Budget 2022: India will join a small group of countries with digital currency
On Tuesday, in her budget speech, the finance minister announced that India will launch a digital currency in 2022-23.
“It is therefore proposed to introduce digital rupee, using blockchain and other technologies, which will be issued by the Reserve Bank of India from 2022-23,” said FM Nirmala Sitharaman, pointing out that a currency digital would give a boost to the digital economy.
India will be among a small group of countries with a digital currency. Data from the Atlantic Council shows that through January 2022, only nine of the 91 countries that had considered a plan to launch digital currency had done so. In addition, 41 were in the research phase and 14 had piloted the project.
In October last year, Nigeria became the ninth country to launch a central bank digital currency called e-Naira. The central bank governor had announced that 500 million eNaira ($1.21 million) had been minted and was available to people with bank accounts linked to the country’s bank identity network.
The UAE, which is still in its pilot phase, plans to develop two products, a central bank digital currency and a multi-central bank digital currency bridge with China, Hong Kong and Thailand to facilitate transactions.
An inter-ministerial committee formed in November 2017 by the Ministry of Finance had recommended the adoption of CBDC in India.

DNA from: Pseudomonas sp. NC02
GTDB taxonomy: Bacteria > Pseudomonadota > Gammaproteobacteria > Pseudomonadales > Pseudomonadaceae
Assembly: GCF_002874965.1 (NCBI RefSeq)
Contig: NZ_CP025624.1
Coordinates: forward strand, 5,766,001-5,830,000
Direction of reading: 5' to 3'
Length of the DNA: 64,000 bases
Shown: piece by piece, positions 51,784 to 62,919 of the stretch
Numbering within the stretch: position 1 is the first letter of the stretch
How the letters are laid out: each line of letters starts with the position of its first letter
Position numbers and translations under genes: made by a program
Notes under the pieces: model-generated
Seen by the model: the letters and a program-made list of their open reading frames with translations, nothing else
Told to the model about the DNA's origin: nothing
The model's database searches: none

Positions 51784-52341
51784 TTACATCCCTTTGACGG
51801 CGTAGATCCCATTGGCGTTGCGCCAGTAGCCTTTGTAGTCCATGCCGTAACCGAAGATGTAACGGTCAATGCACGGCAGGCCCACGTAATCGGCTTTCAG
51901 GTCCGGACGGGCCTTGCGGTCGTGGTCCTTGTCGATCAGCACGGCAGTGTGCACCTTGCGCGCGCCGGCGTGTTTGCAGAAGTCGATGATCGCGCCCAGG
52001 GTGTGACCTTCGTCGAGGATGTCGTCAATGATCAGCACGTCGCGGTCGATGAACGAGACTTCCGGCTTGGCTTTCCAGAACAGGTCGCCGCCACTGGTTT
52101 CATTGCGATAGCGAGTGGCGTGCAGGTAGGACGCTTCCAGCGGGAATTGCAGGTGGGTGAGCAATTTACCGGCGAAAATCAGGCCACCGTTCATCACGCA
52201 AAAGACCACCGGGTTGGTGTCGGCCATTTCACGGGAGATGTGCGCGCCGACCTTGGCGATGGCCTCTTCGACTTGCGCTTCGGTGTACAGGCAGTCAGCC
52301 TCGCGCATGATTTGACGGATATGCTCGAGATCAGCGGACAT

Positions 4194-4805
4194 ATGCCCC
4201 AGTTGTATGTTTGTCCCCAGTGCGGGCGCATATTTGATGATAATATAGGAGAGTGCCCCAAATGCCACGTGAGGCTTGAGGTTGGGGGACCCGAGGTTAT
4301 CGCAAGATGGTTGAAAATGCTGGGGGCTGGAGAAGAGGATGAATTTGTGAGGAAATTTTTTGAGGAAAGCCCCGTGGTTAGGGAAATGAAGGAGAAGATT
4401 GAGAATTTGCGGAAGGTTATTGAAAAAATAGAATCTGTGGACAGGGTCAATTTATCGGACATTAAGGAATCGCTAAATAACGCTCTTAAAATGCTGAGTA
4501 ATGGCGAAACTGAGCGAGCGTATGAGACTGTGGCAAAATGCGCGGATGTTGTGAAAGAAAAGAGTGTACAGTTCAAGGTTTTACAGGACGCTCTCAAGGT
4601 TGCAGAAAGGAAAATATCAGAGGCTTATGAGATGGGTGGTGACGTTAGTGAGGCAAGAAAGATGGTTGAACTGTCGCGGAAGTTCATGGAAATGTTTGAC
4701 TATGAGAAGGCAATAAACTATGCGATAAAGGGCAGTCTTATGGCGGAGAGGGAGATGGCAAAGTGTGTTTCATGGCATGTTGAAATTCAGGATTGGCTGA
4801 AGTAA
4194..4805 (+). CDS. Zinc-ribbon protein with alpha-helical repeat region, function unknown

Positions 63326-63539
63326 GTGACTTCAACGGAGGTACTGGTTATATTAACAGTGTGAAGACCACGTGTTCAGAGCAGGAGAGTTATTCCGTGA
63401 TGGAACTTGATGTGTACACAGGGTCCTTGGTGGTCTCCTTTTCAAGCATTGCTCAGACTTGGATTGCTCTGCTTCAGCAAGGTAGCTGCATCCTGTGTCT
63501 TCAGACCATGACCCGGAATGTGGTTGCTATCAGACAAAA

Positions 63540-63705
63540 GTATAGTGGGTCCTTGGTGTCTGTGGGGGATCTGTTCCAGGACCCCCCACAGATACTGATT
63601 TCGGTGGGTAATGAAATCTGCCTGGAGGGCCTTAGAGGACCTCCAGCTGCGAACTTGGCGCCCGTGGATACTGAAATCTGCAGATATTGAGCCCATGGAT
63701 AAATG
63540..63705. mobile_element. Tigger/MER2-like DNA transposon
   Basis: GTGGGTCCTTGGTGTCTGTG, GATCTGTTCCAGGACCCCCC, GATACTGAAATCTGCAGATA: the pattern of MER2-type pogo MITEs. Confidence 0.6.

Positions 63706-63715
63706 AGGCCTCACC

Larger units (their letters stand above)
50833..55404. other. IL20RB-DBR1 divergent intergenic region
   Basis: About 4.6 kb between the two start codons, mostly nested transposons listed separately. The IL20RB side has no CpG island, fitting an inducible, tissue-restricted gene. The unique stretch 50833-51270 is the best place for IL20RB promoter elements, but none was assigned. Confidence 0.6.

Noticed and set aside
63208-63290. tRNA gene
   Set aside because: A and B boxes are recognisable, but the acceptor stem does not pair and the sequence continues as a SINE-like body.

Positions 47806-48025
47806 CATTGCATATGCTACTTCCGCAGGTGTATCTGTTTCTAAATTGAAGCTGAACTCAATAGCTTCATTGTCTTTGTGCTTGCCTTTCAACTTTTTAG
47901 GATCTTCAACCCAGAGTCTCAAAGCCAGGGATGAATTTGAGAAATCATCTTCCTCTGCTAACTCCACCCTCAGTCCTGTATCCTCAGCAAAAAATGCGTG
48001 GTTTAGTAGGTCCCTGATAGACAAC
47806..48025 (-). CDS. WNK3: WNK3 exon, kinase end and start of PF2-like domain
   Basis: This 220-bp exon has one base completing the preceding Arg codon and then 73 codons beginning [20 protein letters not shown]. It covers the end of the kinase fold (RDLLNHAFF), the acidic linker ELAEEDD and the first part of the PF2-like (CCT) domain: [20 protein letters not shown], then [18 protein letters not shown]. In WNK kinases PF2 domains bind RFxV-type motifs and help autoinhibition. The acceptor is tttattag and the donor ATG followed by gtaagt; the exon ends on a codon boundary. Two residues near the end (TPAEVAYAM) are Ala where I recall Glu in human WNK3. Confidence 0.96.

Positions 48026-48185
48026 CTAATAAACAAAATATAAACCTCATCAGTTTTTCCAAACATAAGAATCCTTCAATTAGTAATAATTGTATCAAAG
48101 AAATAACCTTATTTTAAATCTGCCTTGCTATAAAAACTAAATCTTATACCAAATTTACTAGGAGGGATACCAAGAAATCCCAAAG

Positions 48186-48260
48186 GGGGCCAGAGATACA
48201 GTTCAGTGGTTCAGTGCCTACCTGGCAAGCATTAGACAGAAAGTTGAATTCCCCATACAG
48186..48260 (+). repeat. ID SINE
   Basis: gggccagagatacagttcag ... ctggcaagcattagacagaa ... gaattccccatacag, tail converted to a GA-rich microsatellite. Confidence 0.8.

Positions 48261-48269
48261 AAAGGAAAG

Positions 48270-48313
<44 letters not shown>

While the Reserve Bank of India’s research arm, IDRBT, discussed the development of a central bank digital currency in 2018, it was not until March 2021 that the RBI hinted at the launch of a digital currency. CBDC. In July 2021, Deputy Governor T Rabi Shankar in a webinar discussed the pros and cons of digital currency. The RBI Governor had said that the central bank is expected to launch pilot projects by the end of December.
The development of CBDCs has accelerated in recent months. Seventy-four countries were exploring a CBDC up to April last year; now 90 countries are exploring a CBDC. As of May 2020, only 35 countries are planning to develop a CBDC.
The number of projects with cross-border payment tests has also increased. In addition to the United Arab Emirates, China, Hong Kong and Thailand, the Dunbar project with South Africa, Singapore, Malaysia and Australia had tested cross-border payments.
The Minister of Finance had also announced a tax on virtual assets in the Budget. The number of digital currency users doubled in the first half of the year, rising from 100 million to over 200 million between January and June 2021.